Yeniseysk is a small town in the Krasnoyarsk Territory, known for its rich history and cultural and historical heritage. The city is located on the Yenisei River, 348 kilometers from the capital of the region. The area of the settlement is 66.4 square kilometers, and the number is 18,000 people.
The first settlement on the site of a modern city was founded in 1619, due to its favorable location, Yeniseisk became one of the centers of Eastern Siberia. At the end of the 17th century, the main activity of the inhabitants was fishing and fur trade, and the number of citizens was 3 thousand people. At the beginning of the 18th century, Yeniseysk was transformed into a county town, after which its heyday began. Until the second half of the 19th century, here trade was in full swing, large-scale gold mining was conducted. But by the 1860s, there was no gold, in 1869 there were 3 devastating fires in the city, and in the spring of 1870 Yeniseisk was flooded due to ice drifts on the Yenisei and the Angara. Disasters caused irreparable damage to the city’s economy. Towards the end of the 19th century, the Trans-Siberian Railway was led through Krasnoyarsk and Yeniseysk finally lost its position.
Now Yeniseisk is a real "open-air museum", striking with its historical architecture and ancient heritage sites that have survived to this day.
What to see:
► Uspensky Cathedral - the oldest church of the Yenisei diocese of the Russian Orthodox Church and an interesting religious building in the Siberian Baroque style.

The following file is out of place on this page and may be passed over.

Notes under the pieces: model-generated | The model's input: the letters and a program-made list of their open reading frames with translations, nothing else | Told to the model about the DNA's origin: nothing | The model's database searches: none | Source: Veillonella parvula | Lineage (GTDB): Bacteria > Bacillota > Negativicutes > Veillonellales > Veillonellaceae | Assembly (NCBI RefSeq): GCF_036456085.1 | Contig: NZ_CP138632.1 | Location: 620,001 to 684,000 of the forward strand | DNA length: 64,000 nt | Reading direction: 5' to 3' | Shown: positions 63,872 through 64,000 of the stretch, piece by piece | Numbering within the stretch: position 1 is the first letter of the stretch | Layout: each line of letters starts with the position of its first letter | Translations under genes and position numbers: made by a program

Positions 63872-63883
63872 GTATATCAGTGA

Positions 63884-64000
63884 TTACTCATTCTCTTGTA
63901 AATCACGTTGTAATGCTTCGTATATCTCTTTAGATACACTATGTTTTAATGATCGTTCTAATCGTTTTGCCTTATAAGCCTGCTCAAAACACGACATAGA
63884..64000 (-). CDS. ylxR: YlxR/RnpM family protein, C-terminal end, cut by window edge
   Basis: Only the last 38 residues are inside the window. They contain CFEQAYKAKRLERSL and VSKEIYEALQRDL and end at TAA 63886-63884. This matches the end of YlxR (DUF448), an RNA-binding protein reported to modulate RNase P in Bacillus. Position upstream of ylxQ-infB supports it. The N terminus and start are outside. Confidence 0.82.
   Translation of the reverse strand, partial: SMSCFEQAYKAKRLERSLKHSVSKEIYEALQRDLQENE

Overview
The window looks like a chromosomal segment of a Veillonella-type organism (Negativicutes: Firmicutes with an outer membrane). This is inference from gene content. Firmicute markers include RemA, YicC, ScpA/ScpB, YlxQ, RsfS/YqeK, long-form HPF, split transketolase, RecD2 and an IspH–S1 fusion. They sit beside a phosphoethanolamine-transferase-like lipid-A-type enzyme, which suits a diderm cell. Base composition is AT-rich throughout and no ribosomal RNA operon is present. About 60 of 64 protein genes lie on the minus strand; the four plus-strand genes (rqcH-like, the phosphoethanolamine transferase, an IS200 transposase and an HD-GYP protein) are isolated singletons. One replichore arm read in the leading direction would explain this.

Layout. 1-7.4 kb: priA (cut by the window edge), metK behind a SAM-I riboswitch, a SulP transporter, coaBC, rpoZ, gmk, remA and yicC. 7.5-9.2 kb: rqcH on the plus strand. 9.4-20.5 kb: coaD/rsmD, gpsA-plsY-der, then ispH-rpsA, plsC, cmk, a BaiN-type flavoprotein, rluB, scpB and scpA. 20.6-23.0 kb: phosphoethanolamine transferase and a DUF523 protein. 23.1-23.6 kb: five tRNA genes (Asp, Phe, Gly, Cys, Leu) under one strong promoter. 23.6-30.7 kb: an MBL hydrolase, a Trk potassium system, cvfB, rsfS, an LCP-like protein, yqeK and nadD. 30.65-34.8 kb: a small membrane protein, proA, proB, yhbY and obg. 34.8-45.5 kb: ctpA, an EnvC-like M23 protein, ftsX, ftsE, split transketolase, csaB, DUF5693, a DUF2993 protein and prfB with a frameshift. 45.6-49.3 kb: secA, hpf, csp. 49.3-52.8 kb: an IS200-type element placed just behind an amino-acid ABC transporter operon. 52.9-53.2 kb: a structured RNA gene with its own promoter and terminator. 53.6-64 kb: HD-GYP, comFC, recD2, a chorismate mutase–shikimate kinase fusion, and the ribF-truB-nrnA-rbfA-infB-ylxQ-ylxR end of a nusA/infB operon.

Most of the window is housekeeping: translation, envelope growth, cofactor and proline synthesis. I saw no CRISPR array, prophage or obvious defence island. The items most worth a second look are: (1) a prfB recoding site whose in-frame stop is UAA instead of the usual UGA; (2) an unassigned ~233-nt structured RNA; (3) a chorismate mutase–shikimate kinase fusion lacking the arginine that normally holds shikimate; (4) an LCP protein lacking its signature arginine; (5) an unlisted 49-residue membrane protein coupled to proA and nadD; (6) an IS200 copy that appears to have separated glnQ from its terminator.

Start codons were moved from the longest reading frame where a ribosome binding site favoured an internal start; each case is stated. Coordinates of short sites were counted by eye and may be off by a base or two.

► Museum "Photoizba" - the museum contains interesting photographs, books, household items from the inhabitants of the Siberian city.
► Church on Monastery Lake - the lake near the temple is recognized as a natural monument. It is noteworthy that goldfish is found in this lake and the water has a reddish tint due to the large amount of iron.
► Spaso-Preobrazhenskiy Monastery is a small but impssive monastery of the Yenisei Diocese.
► Museum "Rubanki" - is one of the youngest private museums in Yeniseisk. It was created on the personal initiative of a resident of the city, Vitaliy Alekseevich Islentyev, who since 2008 has been acquiring and personally restoring wood planes from different cities of Russia and abroad, in 2013 his collection hit the Guinness Book of Records
Photo by Alexander Schetinin.